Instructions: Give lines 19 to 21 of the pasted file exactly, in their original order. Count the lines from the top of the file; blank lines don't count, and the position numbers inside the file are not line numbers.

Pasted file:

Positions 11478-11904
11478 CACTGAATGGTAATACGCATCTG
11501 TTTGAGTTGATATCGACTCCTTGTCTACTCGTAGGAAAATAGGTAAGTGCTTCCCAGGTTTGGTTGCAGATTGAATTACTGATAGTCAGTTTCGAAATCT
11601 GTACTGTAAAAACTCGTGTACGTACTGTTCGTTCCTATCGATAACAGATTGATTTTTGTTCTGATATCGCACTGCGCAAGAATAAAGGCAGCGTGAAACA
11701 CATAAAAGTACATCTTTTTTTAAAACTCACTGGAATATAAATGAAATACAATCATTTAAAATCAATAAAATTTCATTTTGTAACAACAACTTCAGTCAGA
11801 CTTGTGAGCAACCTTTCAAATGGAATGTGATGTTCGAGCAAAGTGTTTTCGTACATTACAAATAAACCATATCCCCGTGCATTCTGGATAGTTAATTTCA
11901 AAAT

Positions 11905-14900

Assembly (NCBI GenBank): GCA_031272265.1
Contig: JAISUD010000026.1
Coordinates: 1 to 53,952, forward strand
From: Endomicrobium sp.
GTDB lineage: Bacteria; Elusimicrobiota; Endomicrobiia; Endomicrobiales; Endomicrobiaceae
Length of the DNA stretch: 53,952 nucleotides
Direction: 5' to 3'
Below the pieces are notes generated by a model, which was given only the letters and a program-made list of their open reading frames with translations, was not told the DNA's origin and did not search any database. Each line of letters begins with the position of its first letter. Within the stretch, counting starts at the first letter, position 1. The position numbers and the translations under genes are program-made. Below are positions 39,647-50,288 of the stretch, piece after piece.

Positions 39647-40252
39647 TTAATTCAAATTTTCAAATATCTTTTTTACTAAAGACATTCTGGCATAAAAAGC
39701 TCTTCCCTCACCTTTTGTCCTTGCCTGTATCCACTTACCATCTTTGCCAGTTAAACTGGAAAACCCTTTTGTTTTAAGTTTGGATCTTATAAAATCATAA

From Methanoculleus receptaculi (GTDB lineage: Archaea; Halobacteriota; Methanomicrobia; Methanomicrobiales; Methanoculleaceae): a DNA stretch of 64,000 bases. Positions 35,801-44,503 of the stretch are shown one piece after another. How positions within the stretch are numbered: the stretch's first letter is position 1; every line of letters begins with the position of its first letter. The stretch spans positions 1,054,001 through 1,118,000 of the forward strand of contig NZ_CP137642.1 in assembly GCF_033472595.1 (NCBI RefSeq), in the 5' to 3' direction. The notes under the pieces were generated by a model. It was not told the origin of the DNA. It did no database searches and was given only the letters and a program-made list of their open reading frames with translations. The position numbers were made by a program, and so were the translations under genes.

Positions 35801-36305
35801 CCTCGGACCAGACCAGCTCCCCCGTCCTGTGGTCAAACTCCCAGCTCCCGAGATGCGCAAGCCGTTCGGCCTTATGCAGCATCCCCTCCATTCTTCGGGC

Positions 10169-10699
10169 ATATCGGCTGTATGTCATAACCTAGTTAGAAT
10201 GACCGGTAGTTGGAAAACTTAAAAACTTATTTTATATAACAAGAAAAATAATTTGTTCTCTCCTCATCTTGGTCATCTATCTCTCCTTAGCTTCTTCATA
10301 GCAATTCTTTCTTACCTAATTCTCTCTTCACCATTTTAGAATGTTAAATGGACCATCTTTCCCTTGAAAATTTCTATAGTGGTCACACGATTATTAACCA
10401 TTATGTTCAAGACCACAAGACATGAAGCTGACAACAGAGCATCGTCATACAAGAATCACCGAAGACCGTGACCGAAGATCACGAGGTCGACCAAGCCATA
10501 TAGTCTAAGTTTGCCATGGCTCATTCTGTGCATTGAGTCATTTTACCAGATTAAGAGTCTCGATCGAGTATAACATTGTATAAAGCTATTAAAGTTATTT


39701 TCTTCCCTCACCTTTTGTCCTTGCCTGTATCCACTTACCATCTTTGCCAGTTAAACTGGAAAACCCTTTTGTTTTAAGTTTGGATCTTATAAAATCATAA

From Methanoculleus receptaculi (GTDB lineage: Archaea; Halobacteriota; Methanomicrobia; Methanomicrobiales; Methanoculleaceae): a DNA stretch of 64,000 bases. Positions 35,801-44,503 of the stretch are shown one piece after another. How positions within the stretch are numbered: the stretch's first letter is position 1; every line of letters begins with the position of its first letter. The stretch spans positions 1,054,001 through 1,118,000 of the forward strand of contig NZ_CP137642.1 in assembly GCF_033472595.1 (NCBI RefSeq), in the 5' to 3' direction. The notes under the pieces were generated by a model. It was not told the origin of the DNA. It did no database searches and was given only the letters and a program-made list of their open reading frames with translations. The position numbers were made by a program, and so were the translations under genes.

Positions 35801-36305